Cool, thanks a lot for the info, and for writing this instructable. I can't wait to try it. My grandparents used to take me to a place called The Sugar Bush when I was a kid, where they made maple syrup; making my own sounds like even more fun.

    Thanks again.

    No prob. Just to sprinkle with some random facts: if you ever come across a piece of juniper tree, you can chip it in small pieces and use it for smoking meat. It should add a really nice flavor.

    I really don't know. I just remember hearing that juniper berries ingested have really bad effects on the body. What I've heard may very well be urban ledged. That's why I'm asking. :)

    I make tea but never thought to make syrup with it! Will have to do that. I bet it'd be good made into some hard candy too.

    Cool! Please keep making these, they are fun to read (and try).
    Love the humor, too!

    Speaking in generalities, if you have a true Pine, Spruce, or Fir, they aren't poisonous. When I hike in the spring time, I usually pull off some of the new growth (bright green and soft to the touch) and chew it a bit. Nice, but strong flavor and it freshens your breath.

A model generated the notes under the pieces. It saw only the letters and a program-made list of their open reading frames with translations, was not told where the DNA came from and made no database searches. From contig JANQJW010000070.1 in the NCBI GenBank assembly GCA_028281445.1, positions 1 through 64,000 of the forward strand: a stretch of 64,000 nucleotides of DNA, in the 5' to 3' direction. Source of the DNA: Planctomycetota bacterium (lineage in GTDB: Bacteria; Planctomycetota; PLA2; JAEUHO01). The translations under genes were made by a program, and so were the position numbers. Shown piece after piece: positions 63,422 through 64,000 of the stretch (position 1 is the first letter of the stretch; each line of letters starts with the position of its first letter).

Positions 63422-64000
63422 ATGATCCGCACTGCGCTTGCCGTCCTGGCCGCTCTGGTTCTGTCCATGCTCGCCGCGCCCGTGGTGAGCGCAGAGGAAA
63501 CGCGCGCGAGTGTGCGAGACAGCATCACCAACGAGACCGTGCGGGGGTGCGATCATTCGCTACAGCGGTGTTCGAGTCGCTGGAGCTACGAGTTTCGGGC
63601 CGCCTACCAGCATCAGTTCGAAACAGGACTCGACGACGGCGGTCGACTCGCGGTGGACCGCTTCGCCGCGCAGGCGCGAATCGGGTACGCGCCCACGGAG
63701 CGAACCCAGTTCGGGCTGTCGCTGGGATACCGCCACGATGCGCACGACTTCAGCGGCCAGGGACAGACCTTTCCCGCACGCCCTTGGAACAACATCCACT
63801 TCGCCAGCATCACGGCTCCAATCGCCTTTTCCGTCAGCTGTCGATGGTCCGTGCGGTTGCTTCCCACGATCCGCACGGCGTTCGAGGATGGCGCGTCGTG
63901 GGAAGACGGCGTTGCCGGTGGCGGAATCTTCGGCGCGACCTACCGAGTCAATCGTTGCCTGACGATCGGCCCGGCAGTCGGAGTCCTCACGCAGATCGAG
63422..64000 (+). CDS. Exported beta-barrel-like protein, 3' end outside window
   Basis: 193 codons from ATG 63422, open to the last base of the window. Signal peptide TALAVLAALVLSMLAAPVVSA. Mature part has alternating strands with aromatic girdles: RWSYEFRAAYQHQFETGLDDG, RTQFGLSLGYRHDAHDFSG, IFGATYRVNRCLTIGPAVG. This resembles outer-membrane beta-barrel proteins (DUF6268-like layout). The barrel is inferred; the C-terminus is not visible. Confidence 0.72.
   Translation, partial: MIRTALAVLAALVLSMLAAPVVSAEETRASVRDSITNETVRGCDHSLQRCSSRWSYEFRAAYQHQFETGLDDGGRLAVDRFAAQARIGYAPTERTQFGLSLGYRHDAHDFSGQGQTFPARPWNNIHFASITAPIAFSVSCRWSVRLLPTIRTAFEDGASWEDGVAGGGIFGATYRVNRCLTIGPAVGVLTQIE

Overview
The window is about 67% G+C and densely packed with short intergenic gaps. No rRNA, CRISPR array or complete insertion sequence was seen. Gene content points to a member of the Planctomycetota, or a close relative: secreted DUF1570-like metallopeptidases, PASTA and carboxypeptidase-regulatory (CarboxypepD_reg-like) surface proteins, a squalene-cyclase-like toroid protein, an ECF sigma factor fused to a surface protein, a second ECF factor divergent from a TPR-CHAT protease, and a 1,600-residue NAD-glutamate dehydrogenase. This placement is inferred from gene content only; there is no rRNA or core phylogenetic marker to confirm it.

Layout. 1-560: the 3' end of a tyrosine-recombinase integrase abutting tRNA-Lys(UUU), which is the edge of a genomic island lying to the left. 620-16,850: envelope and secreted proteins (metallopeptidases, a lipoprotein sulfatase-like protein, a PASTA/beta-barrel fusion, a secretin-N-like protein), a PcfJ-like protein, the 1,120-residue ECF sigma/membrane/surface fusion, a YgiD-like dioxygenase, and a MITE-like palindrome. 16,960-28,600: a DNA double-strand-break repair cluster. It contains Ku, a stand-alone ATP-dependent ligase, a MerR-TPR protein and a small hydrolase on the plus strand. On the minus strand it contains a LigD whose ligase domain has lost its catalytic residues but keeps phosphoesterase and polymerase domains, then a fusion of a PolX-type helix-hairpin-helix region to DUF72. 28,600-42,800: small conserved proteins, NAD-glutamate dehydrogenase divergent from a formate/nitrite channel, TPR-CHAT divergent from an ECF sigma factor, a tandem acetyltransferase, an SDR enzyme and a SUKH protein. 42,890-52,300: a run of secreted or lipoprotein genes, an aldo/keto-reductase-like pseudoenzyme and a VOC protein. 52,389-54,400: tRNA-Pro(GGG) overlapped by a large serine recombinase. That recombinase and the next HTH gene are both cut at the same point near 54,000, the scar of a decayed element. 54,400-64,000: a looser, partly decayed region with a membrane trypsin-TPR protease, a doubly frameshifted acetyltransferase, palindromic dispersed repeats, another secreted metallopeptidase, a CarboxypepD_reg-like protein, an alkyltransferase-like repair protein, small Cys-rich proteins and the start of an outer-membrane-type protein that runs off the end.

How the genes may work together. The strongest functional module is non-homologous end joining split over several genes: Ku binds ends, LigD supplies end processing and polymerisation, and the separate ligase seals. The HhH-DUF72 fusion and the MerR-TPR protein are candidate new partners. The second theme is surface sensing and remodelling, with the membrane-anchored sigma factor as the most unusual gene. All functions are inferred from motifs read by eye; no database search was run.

This sounds interesting. Spruce tips are used in beer brewing, so why not syrup?

    1 reply

    Thank you for your reply Jobar007. Yes, the buds are in fact edible. From what I have heard, they are very high in vitamin C, so if it freshens your breath too, I would call that a double win.

    We have lodgepole pine & digger pine! I'll have to research if they can be consumed. Thanks for the great inspiration!

    1 reply

    I'm not that familiar with digger pine. From what I know, lodgepole pine is not that different from our regular pines in Scandinavia. It is one of the more industrial trees, but the needles should work just fine.

    I never knew you could do this with pine needles, thanks for the lesson and, a very cute assistant chef- in- training too!

    1 reply

    Excellent first instructable! I've made pine needle tea dozens of times but never knew you could make a syrup with them! Thank you very much for sharing and I eagerly anticipate more from you in the future!

    1 reply

    This is awesome! I've got Redwoods and Monterey Pines in my yard and will have to try this recipe. Thanks for sharing!

    1 reply

    Than you very much! Right about now should be the right time to harvest some delicious pine buds. Post a pic, if you made it. Just don't use brown sugar :)